Marvel’s “Iron Fist” Is Really Bad

It’s hard to find someone who gives a shit about Iron Fist. — GQ

First thing’s first: I must profess that I am not a Marvel superhero fan. At least, I’m not one that completely understands the whole Marvel Universe.

Let me explain.

I have never read a comic book. Ever. I don’t even plan to.

Iron Man came out in 2008 and Jon Favreau really got me fired up for these types of movies. I was really impressed! It was a new type of action/entertainment film with an incredibly impressive lead from Robert Downey Jr. Mix sci-fi and a lot of amazing special effects and you’ve got my buy-in. But here’s the thing about that statement: I didn’t know there was going to be a Marvel movie twice a year, for the next 2⁰¹ years, along with network TV shows and now streaming shows. I definitely didn’t understand all of the gasps/cheers from the after-the-credit scenes that have become synonymous with Marvel films. I didn’t “get” the easter eggs throughout. I also thought comic books were supposed to be extremely graphic and violent like Frank Miller’s 2005 “Sin City”, yet this film had a PG-13 rating.

I just didn’t get it.

And yet, for better or worse, I’ve watched all of the films that have come out. I’ve even attempted to watch “Agents of S.H.I.E.L.D.” but couldn’t get into it. For me, it’s that the movies just aren’t very good. They’re the same cookie-cutter action film that Favreau really built with the success of “Iron Man”. I’m not emotionally engaged with any of the characters and my love of explosions has failed to sustain my engagement of a film with a thin plotline.

A great video came out in 2016 that really struck a chord with me. It’s the perfect personification to me on how I feel about these films. They’re so thin, emotionless, a complete lack of connection. I mean, could you see “The Avengers” winning an Oscar for Best Picture?

Off the top of your head, could you sing the theme from Star Wars? How about James Bond? Or Harry Potter? But here’s the kicker: can you sing any theme from a Marvel film? Despite 13 films and 10 billion dollars at the box office, the Marvel Cinematic Universe lacks a distinctive musical identity or approach. So let’s try to answer the question: what is missing from Marvel music?

And yet, I keep watching. I think that I’m watching to be part of the social conversation. You see, I like to have input on the conversation when friends are talking about a film they’ve seen. Which is why I started watching the Netflix Marvel shows.

Now, “Daredevil” I was a little bit excited for because this was the first time a Marvel show or film had been produced with an MA-rating. Remember, I always thought they were supposed to have been filmed with an R-rating to begin with, so could this finally get me fired up again? Well, sort of. Daredevil was really cool. The fight scenes were really quite brutal and felt realistic. The villain, Wilson Fisk, was believable and effective. I daresay that Netflix + Marvel had won me over.

At this point, I began looking forward to the forthcoming “Jessica Jones” and “Luke Cage” series. They didn’t deliver with as much excitement as “Daredevil” for me, but they were still entertaining enough to watch.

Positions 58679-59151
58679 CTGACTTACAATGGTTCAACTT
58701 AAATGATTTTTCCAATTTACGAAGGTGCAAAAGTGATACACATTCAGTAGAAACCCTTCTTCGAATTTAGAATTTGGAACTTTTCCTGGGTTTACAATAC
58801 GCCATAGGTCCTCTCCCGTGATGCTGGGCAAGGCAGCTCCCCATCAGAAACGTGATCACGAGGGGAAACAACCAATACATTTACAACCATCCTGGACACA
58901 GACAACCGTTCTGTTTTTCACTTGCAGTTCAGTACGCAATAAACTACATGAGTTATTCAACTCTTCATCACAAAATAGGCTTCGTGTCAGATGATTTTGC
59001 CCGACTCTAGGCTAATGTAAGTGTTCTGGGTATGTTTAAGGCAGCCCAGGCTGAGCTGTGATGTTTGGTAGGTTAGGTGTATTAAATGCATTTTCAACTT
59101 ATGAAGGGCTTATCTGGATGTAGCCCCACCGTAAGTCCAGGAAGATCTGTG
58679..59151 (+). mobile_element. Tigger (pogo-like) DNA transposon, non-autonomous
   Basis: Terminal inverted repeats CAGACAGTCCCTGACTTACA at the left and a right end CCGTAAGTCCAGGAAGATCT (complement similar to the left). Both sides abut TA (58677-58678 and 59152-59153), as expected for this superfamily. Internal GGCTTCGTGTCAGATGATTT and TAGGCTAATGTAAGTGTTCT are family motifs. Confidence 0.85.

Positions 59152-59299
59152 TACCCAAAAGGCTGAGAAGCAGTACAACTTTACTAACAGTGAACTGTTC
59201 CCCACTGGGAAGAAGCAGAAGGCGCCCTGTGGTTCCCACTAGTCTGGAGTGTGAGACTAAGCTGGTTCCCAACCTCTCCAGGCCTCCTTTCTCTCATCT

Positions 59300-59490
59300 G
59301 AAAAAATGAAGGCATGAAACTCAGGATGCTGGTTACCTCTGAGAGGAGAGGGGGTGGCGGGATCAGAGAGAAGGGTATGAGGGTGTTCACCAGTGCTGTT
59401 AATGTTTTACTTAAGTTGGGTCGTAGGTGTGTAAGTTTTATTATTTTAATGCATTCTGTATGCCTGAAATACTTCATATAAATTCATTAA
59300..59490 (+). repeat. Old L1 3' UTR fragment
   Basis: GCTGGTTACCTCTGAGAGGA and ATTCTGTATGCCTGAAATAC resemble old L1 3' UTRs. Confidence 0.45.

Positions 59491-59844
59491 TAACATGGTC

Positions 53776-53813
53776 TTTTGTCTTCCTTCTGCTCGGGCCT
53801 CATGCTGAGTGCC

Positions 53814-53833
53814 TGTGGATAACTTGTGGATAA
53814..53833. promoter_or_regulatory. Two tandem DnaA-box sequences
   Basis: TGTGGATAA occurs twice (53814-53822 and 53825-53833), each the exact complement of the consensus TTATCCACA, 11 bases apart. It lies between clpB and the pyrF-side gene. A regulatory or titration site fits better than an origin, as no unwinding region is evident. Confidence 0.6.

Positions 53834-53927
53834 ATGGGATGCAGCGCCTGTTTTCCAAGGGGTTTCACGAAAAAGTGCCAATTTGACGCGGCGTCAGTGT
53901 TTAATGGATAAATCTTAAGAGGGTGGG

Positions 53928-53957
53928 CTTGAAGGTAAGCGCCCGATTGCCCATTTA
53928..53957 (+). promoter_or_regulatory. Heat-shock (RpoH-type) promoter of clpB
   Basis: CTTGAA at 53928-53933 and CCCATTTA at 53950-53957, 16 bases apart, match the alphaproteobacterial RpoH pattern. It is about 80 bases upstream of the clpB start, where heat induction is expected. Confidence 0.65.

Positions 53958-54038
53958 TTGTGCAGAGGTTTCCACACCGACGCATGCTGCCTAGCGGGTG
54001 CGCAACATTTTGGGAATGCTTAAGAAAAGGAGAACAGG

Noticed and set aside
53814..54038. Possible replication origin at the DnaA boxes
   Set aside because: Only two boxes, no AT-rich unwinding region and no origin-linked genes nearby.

Now, we have “Iron Fist”.

I don’t know anything about this story — remember, I don’t read the comics. But I was concerned from the initial trailer on what this series was going to be like. Why was there dubstep? Why isn’t he wearing any shoes? Why does this feel like a campy “Batman” knockoff of a guy returning to his company? Why do I have so many questions? More importantly, why do I get the feeling that this is going to be really, really dumb? Clearly: I was not excited.

But, I watched it anyway. And was it ever terrible.

The acting was bad. The script was horrible and felt totally drawn out (most of the Netflix Marvel series could be condensed a few episodes in my opinion). There was no real villain. There was no actual progression. Everything felt really disjointed. It was just plain, bad. I also couldn’t get over Farmir ahem David Wenham’s portrayal of Harold Meachum. It was just confusing.

This was supposed to be martial arts extravaganza, was it not? I mean, at least that’s what the trailer portrayed. But it was marginal at best. Throughout the series, I couldn’t help but think of Every Frame a Painting’s analysis of why Jackie Chan is such an effective filmmaker.

Some filmmakers can do action. Others can do comedy. But for 40 years, the master of combining them has been Jackie Chan.

Everything that “Daredevil” got right with the fight scenes, the martial arts focused “Iron Fist” got wrong. I’m not sure how it happened, but it was really brutal to watch. It was actually really boring.

I couldn’t say it any better than a quote from GQ, “Netflix’s Marvel shows are starting to wear out their welcome.” This will definitely be the last Marvel show I watch from Netflix or any other network. With shows as incredible as “Billions” or “Westworld”, there is absolutely no reason to watch anything just for the social conversation anymore. It’s time to pick and choose what I really value as entertainment and for better or worse, Marvel is the first to get cut.

¹ This may seem like an exaggeration, but the way things are going, can you say there will be any slowdown? Yeah, I didn’t think so.

One clap, two clap, three clap, forty?

By clapping more or less, you can signal to us which stories really stand out.